“Mistranslated literary works are one thing, mistranslated contracts – or worse, laws – are quite another. In the first case, you can have loyal followers of the mistranslated literary greats seething with anger and saying imprecatory oaths against your sloppy work and the professional critics having a field day mocking your translation skills; But in the second case, it could spell the difference between a happy life spent rediscovering the classics of literature for your client, or an unhappy lifetime spent in jail writing prison notebooks. No kidding there; a little exaggeration – yes, perhaps"
Lost in Translation
copyright (c) 2006 by Romel Bagares
All rights reserved
Of Stephen Mitchell’s translation into English of the German poems of that great poet Ranier Maria Rilke (who had also written in French), a critic once remarked, “it is easy to believe that if Rilke had written in English, he would have written in this English.” It is no empty platitude, considering that the purist among Italians, who would want their compatriot Dante Aligheri’s works read in the original, derisively refer to translators as traduttore, traitors. We might add to that the fact that another American poet, the late Randall Jarell, otherwise a favorite of mine, had earlier deigned to translate Rilke as well into English, even if he barely had a working knowledge of German. The critic Michael Hoffman, a German who has written for such great English-language publications as the New York Times, London Review of Books, Times and the Times Literary Supplement, seemed to have taken Jarell’s translation efforts in stride, remarking only of the poet as embodying the qualities of “immoderation, intransigence, exorbitance, a feeling of being out-of-this-world, or better-than-this world” – precisely the reasons, he said, “for which one reads Jarell.” Oh, now I know for what proper reasons I should read the late poet’s works….
Kidding aside, mistranslated literary works are one thing, mistranslated contracts – or worse, laws – are quite another. In the first case, you can have loyal followers of the mistranslated literary greats seething with anger and saying imprecatory oaths against your sloppy work and the professional critics having a field day mocking your translation skills; But in the second case, it could spell the difference between a happy life spent rediscovering the classics of literature for your client, or an unhappy lifetime spent in jail writing prison notebooks. No kidding there; a little exaggeration – yes, perhaps.
But evidently you can’t say to your client who lost his case before the International Court of Justice (ICJ) because of a mistranslated contract clause, “you know, it is easy to believe that if the French had written in English, they would have written in this English.” Well, not the French, mind you, who know no other great Romance language but theirs, and who were careful to put into the fine print that clause specifying that in case of disputes over the meaning of the terms and conditions of the contract, the French version will prevail. (Which is more often than not the case with international treaties, and which also means that to be able to get that far in the legal practice, you must really be a hot-shot international lawyer). Imagine if your client was the Philippine government and at stake was a piece of prime property in the Spratlys!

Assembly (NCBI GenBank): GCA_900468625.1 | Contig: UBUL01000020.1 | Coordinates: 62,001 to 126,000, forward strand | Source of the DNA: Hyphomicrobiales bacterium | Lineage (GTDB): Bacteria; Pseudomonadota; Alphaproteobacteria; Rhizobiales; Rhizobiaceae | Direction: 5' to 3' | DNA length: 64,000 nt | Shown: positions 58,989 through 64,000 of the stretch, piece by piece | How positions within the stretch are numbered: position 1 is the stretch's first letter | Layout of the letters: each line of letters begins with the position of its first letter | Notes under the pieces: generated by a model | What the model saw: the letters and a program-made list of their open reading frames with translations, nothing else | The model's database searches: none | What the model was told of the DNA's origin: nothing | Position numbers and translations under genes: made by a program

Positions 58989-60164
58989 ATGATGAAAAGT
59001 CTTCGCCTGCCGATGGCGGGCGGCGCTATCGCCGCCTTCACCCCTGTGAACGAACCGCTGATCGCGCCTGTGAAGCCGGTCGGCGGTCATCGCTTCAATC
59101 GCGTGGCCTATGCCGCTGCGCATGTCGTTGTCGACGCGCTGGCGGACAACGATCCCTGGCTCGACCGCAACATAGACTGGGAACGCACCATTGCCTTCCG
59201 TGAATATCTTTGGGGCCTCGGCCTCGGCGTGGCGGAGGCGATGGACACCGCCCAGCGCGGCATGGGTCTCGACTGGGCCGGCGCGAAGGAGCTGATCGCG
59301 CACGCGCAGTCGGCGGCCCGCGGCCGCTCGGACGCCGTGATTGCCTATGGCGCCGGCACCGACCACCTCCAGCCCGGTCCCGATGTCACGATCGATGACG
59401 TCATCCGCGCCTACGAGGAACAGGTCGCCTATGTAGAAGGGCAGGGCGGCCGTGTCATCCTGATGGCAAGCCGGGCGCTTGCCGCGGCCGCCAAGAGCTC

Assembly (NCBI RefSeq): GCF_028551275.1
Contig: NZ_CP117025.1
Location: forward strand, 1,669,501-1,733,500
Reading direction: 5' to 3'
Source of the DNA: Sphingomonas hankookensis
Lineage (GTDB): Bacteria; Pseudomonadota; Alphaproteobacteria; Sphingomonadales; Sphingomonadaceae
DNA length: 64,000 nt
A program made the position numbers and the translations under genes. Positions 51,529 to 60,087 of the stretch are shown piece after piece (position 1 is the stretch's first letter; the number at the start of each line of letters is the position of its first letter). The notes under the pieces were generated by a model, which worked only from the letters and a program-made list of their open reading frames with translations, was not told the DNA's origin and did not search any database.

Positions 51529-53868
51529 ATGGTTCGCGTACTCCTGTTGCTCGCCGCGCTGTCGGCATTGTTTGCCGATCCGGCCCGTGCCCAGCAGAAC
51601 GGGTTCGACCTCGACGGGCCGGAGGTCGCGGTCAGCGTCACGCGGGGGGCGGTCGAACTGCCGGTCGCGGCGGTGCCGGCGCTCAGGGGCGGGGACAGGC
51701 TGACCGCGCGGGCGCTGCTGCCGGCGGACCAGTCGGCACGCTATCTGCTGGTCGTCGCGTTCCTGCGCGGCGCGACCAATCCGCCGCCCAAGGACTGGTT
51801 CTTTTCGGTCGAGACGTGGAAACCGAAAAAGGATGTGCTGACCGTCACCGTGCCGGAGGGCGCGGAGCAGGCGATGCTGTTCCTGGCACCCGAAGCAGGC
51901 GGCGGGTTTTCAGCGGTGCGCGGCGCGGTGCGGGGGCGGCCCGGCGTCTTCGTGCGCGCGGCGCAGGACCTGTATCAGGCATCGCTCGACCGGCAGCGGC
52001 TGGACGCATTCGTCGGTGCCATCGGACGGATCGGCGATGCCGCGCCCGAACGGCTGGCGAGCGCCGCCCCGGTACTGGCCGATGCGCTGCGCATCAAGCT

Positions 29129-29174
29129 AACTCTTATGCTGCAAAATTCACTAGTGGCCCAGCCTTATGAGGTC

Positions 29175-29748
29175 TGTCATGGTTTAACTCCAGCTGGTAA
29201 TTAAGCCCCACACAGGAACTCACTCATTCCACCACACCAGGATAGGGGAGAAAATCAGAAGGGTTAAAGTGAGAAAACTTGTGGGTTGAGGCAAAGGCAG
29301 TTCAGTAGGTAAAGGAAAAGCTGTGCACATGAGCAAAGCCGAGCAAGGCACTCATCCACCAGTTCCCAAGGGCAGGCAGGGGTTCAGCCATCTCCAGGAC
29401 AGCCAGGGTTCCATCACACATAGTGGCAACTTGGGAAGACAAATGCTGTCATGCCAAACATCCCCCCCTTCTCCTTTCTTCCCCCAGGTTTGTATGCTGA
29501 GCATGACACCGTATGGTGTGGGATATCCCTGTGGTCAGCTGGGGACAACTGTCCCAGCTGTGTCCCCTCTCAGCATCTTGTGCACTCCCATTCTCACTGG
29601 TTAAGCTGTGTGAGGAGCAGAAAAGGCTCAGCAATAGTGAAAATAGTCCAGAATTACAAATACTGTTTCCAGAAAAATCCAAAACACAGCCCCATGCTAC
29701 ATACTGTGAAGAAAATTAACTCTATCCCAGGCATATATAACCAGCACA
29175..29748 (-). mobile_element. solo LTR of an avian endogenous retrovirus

“Done in French and in English,” a holding of the ICJ would usually say at the end, “the French text being authoritative.” More or less, the same principle still holds true in such diverse international bodies as the World Trade Organization, the European Union, North Atlantic Treaty Organization and Federation Internationale de Football Association, among many others, although it can well be said that Spanish, and of course, English, are catching up. Well, there’s really not much you can do now about international law being defined until now by the French language; you can blame Louis XIV for long ago making French the fashionable language of the international courts but there’s no substitute for being able to actually and ably argue in French before the great judges of the ICJ. There’s no immoderation, intransigence, exorbitance, a feeling of being out-of-this-world, or better-than-this world here; there’s only the need to read and understand the treaty or contract in the original language in which it was written. And international law is probably one of the few aspects of international life that the English language has not yet claimed full sovereignty over. You can have a McDonald’s in Paris and – much to the chagrin of your average snooty Parisian – order a Big Mac in English with a Texan drawl (ala Dubya, the bete noire of French internationalists), but to really impress the judges of the venerable ICJ, please, talk to them in French when discussing the treaty in question’s traveaux preparatoire.
So much, then, for the Americanization of global culture.
As for me, I can only say to a pretty French graduate student working as a translator for French-speaking African delegates at a conference I attended on the International Criminal Court in The Hague, the Netherlands the moment she started speaking to me in French how I once lingered for an admiring look when I saw her picture on the website of her university's master's program in international law; and then in the next breath, I proceeded to tell her, in the best English I can muster, “you know, you really are lovelier in person than I thought.”
I think she understood me because after I rattled off my piece, she blushed red all over her lovely face, smiled sweetly at me, and then invited me to join her and her Spanish-speaking New Yorker friends for cocktails. In her lovely French-accented English, of course.